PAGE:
I just finished reading Carl Sagan's Pale Blue Dot, and doing so has inspired the astrologist in me to start appreciating the vast and unknown universe that makes up 99.99999% of existence.
Lucky for me, there are plenty of amazing people who devote their entire lives to this cause, such as the folks at the Swedish Solar Telescope. Located in La Palma, Spain, the telescope recently released a stunning high-res image of one of our sun's most interesting phenomena - sun spots.
Seen above as the dark core that is surrounded by the red hot exterior of the sun, one might think that these are actual "holes" in the sun's exterior. Actually, they're made up of the same gas that exists everywhere else in the sun, so why do they look so different? The answer is magnetism.
As They Might Be Giants so righteously declared, "The Sun is a mass of incandescent gas." It exists as an unbelievably hot ball of fusion in which hydrogen and helium (among other things) are being heated and dispersed at an incredible rate. This process occurs primarily at the Sun's core, and as these gases make their way outwards towards the surface, it creates a turbulent and chaotic environment in which gases are constantly heating and cooling and moving every which way.
So, where is magnetism in all this? Well, scientists aren't really sure, but the thought is that as the turbulent sea of gas at the sun's surface moves around, it does so in such a way that creates an incredibly powerful magnetic field. This creates pockets of magnetic pressure that allows the gas contained within that pocket to cool down, resulting in the dark holes that we know as "sun spots." (as an aside, by cool, I mean, not quite as earth-shatteringly hot...it's still around 4000K!)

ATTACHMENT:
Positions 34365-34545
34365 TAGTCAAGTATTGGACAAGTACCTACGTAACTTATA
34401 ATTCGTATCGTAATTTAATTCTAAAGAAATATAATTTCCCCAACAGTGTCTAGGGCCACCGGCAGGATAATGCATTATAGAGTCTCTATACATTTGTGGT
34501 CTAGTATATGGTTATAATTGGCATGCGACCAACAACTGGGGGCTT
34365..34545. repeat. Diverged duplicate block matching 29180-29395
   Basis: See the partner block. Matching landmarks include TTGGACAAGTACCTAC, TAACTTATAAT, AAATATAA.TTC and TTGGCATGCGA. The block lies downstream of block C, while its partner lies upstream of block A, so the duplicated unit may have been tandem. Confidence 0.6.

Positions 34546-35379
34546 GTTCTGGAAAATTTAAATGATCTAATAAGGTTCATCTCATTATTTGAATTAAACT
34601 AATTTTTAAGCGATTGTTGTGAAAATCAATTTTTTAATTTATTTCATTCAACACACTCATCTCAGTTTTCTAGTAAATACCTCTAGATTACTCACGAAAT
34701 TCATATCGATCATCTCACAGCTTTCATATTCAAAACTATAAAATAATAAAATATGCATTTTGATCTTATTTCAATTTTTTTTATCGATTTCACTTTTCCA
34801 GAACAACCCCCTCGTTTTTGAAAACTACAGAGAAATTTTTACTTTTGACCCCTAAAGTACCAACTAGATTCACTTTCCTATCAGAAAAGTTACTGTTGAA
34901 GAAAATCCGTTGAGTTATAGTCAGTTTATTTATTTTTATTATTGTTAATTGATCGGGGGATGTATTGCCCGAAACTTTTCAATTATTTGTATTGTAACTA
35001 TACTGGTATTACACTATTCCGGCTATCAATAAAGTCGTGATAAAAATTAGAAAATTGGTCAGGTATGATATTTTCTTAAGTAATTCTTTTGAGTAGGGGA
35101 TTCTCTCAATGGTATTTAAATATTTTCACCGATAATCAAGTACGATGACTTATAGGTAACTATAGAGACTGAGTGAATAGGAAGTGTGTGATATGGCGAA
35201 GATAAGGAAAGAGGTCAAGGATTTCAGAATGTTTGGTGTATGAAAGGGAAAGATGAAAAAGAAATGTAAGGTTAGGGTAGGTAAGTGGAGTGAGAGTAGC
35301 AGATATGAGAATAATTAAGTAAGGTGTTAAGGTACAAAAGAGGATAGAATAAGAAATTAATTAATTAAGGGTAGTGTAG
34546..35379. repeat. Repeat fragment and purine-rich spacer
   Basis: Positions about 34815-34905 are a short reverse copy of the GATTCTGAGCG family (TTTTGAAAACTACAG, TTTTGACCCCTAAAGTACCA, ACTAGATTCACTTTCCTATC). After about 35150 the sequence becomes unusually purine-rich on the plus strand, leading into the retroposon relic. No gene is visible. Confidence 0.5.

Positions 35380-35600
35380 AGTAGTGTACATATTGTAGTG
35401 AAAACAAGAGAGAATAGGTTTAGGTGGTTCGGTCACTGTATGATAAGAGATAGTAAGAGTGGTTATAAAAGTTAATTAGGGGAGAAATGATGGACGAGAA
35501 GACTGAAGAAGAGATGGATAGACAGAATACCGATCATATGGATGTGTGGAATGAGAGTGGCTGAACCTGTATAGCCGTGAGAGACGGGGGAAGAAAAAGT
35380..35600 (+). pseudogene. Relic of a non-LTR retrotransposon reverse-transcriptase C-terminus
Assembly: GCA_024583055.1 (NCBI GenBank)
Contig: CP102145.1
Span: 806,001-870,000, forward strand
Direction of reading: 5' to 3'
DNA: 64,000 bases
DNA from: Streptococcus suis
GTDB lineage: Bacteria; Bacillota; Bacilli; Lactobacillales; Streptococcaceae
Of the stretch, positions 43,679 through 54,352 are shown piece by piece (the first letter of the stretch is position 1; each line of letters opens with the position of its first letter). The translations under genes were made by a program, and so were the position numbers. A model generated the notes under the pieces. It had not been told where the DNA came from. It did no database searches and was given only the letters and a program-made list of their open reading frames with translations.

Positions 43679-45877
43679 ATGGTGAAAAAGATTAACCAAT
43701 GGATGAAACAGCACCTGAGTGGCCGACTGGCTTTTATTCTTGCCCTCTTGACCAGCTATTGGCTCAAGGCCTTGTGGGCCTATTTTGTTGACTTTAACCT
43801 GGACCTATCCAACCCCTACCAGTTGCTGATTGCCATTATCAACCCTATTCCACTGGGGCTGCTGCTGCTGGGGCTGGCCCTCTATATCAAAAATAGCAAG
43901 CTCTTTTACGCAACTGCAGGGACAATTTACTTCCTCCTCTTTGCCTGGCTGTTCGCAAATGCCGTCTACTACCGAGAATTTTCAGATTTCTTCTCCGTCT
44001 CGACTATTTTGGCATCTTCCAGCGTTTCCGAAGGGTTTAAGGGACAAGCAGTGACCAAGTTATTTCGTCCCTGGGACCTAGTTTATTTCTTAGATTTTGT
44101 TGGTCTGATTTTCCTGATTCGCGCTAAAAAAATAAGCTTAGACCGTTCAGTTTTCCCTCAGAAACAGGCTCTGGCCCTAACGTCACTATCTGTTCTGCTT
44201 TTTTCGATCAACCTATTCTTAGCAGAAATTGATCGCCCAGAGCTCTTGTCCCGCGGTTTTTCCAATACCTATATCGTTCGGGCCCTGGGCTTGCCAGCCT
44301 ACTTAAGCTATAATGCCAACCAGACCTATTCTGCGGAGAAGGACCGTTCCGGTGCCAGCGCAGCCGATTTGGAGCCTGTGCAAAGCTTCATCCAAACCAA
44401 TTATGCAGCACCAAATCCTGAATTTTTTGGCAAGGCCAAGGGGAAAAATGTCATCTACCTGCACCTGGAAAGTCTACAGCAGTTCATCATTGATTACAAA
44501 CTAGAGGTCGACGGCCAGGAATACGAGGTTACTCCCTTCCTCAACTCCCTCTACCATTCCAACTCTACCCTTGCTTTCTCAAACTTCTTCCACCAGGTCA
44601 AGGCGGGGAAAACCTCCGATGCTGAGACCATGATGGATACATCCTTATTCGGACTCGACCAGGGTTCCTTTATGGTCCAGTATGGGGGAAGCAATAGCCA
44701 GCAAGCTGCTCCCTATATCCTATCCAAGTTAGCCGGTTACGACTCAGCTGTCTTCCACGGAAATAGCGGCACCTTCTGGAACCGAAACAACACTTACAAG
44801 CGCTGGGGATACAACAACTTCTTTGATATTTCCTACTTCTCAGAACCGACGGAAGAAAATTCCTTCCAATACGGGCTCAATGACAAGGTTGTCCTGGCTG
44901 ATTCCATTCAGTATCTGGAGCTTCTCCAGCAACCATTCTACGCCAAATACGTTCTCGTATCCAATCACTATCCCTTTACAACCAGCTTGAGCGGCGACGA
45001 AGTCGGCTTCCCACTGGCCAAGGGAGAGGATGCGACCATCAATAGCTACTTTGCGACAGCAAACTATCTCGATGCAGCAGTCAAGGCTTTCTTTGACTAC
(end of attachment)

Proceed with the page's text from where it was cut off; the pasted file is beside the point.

While sun spots themselves do not affect the earth, the magnetic fields that create them certainly do. Rather than go into the details (I'm just a neuroscientist, after all), I'll appeal to this slightly frightening picture.
Pretty crazy huh? Those lines emanating from the sun represent its magnetic field, and those around the earth represent our "magnetosphere," a strong magnetic field created by the earth that "protects" us from all sorts of hellish activity the sun routinely throws our way.
So, the next time you're looking at the simple little ball of yellow in the sky, think about all the chaos that's going on were you to take a closer peak at its surface. Think about the massive oceans of gas that are turbulent enough to eject particles millions of light-years into the solar system, and then you can pick your jaw off of the floor.
If you're looking for a more detailed description of this process, then check out the Exploratorium's guide to sun spots. It covers everything from history to the cutting edge of research in this field, as well as the many ways in which the sun interacts with the Earth's atmosphere.